Feeds

Divorcing couple ordered to share Facebook and dating site logins

Be careful who you poke

Next gen security for virtualised datacentres

A squabbling couple have been ordered to exchange the passwords for each other’s Facebook pages and dating website accounts.

The problems started when Stephen Gallion, who is in the process of divorcing his wife Courtney, suspected there may be evidence of her ambivalence towards him and their offspring on her Facebook page. His attorney Gary Traystman requested her login details, as well as those for the eHarmony and Match.com dating accounts she had already started using. On the advice of her lawyer, who amazingly isn’t called Lionel Hutz, she did so, Forbes reports.

However, Courtney Gallion was found to have texted a friend, asking them to delete certain information from the social networking site. At that point a judge was called, who ordered both parties to exchange all login data to ensure a level playing field, while warning them not to engage in a flame war.

“Neither party shall visit the website of the other’s social network and post messages purporting to be the other,” Judge Kenneth Shluger included in the order.

It’s common practice for lawyers to trawl through social networking sites looking for evidence of wrongdoing. Should either party wish to challenge the ruling they might well have a case, since most terms and conditions (including Facebook’s) preclude third-parties from accessing someone’s accounts.

There’s also the problem of what they’ll find. In El Reg’s experience, some things - especially a partner’s online activities - are best left secret, but Stephen Gallion’s lawyer said it was a price worth paying. “It would be painful for many spouses to see what their spouses are doing,” Traystman said.

Quite where he got the idea for the passwords, and how he’ll investigate them is a mystery. Traystman is something of a technophobic personality, and owns neither an email address nor a computer.

“I see the information people can get from computers, in lawsuits and through hacking,” he said. “They scare the hell out of me.” ®

The essential guide to IT transformation

More from The Register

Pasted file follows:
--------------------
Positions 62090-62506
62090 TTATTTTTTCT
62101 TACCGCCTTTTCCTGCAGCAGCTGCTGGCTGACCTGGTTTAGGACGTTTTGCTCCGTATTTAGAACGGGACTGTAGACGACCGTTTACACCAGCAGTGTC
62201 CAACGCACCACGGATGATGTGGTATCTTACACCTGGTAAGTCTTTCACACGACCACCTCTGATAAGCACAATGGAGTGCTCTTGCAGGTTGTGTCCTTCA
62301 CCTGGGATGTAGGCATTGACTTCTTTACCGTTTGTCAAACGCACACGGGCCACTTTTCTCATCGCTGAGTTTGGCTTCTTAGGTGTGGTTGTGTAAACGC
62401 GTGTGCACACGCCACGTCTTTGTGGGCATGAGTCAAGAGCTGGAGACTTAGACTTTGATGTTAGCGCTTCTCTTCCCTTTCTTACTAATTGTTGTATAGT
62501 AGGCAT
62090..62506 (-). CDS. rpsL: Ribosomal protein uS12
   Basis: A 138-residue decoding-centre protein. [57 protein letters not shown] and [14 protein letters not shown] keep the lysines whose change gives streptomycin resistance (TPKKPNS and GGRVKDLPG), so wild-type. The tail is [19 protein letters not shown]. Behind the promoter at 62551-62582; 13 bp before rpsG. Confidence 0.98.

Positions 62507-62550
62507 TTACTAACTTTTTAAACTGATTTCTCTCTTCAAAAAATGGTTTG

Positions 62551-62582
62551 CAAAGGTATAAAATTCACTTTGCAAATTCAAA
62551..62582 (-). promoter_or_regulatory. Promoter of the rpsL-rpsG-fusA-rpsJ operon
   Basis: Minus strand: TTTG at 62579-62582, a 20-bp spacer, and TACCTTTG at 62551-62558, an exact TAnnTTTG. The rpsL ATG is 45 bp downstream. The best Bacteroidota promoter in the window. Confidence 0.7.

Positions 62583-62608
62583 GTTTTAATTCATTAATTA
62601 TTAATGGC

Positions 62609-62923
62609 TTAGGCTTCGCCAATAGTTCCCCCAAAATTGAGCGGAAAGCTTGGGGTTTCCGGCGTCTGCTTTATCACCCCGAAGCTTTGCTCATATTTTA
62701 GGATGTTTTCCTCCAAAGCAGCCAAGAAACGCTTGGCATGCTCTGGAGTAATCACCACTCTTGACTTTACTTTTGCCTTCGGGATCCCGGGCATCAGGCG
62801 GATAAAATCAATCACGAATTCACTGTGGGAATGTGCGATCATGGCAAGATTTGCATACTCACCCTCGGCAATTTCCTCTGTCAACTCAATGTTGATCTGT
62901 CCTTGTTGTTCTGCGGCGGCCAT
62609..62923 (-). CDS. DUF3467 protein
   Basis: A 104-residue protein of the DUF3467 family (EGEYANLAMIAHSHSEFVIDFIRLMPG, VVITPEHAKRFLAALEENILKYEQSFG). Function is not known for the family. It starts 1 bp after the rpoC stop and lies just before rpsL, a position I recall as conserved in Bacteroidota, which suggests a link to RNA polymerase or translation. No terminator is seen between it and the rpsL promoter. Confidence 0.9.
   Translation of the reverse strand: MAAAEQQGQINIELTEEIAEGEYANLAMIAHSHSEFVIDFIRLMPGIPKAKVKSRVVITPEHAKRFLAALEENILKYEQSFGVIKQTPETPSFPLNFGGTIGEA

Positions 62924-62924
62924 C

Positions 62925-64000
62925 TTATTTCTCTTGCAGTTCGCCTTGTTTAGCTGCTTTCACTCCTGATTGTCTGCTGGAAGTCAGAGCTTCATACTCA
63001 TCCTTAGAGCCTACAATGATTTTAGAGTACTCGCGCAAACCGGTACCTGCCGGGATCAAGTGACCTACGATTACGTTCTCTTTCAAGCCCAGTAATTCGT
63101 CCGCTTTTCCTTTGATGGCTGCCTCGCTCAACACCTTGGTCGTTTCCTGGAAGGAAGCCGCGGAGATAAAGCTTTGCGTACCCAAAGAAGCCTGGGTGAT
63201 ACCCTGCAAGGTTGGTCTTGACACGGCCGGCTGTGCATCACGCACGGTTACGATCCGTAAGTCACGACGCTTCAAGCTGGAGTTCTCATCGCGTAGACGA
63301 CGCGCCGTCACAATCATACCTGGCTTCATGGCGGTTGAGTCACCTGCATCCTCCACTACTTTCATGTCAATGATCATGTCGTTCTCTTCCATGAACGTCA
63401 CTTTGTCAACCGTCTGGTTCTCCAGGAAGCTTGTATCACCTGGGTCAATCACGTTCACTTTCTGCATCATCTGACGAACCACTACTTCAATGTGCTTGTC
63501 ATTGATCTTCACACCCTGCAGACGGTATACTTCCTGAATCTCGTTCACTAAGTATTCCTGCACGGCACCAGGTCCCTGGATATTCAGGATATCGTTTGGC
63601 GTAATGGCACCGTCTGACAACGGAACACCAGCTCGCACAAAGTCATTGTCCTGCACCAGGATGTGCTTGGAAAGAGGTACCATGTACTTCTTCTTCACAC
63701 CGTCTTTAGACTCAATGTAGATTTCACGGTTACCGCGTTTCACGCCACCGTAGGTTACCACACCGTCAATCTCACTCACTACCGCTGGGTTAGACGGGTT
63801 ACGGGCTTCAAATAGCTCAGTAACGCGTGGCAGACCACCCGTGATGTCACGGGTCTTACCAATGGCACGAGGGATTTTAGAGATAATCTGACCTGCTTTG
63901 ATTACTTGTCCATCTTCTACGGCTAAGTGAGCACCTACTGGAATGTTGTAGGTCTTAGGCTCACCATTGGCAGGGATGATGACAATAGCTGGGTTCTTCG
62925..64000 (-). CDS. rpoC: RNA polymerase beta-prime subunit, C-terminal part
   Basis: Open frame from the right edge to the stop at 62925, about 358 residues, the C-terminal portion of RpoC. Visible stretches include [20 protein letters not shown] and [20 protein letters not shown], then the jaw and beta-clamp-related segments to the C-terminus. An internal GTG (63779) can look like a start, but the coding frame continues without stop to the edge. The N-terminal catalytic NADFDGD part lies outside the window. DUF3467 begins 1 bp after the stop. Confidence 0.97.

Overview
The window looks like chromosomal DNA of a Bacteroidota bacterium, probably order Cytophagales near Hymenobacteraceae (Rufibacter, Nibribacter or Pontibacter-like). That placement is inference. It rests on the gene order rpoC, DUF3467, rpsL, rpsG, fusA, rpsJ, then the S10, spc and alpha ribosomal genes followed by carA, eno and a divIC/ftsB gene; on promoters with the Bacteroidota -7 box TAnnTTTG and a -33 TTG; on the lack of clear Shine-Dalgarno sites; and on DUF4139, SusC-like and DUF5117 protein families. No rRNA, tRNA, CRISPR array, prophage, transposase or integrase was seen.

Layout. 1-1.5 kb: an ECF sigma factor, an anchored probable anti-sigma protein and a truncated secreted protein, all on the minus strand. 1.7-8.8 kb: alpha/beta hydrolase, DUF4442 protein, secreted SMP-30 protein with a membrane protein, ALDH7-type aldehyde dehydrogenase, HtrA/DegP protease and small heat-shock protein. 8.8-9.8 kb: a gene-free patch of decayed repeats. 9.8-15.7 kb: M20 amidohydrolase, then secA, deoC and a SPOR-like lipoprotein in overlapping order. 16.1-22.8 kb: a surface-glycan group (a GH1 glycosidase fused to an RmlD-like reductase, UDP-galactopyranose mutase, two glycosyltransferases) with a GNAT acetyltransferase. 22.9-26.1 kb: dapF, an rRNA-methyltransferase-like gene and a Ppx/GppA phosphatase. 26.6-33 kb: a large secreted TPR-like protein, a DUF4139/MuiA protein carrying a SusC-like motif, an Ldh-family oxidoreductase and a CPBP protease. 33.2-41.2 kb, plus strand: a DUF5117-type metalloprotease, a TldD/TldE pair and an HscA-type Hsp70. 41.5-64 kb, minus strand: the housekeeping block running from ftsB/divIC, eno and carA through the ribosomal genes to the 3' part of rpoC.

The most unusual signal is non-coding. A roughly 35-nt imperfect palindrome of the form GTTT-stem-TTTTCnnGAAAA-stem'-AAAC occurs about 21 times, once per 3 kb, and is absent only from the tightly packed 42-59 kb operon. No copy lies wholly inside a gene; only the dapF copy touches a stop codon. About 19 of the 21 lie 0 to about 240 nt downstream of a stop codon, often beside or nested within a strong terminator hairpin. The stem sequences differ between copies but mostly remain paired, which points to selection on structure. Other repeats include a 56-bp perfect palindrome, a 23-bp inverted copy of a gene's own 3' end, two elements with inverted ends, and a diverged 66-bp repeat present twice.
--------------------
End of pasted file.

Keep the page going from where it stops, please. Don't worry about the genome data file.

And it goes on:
next story
6 Obvious Reasons Why Facebook Will Ban This Article (Thank God)
Clampdown on clickbait ... and El Reg is OK with this
No, thank you. I will not code for the Caliphate
Some assignments, even the Bongster decline must
Kaspersky backpedals on 'done nothing wrong, nothing to fear' blather
Founder (and internet passport fan) now says privacy is precious
TROLL SLAYER Google grabs $1.3 MEEELLION in patent counter-suit
Chocolate Factory hits back at firm for suing customers
Mozilla's 'Tiles' ads debut in new Firefox nightlies
You can try turning them off and on again
Facebook to let stalkers unearth buried posts with mobe search
Prepare to HAUNT your pal's back catalogue
Sit tight, fanbois. Apple's '$400' wearable release slips into early 2015
Sources: time to put in plenty of clock-watching for' iWatch
prev story

Whitepapers

5 things you didn’t know about cloud backup
IT departments are embracing cloud backup, but there’s a lot you need to know before choosing a service provider. Learn all the critical things you need to know.
Implementing global e-invoicing with guaranteed legal certainty
Explaining the role local tax compliance plays in successful supply chain management and e-business and how leading global brands are addressing this.
Backing up Big Data
Solving backup challenges and “protect everything from everywhere,” as we move into the era of big data management and the adoption of BYOD.
Consolidation: The Foundation for IT Business Transformation
In this whitepaper learn how effective consolidation of IT and business resources can enable multiple, meaningful business benefits.
High Performance for All
While HPC is not new, it has traditionally been seen as a specialist area – is it now geared up to meet more mainstream requirements?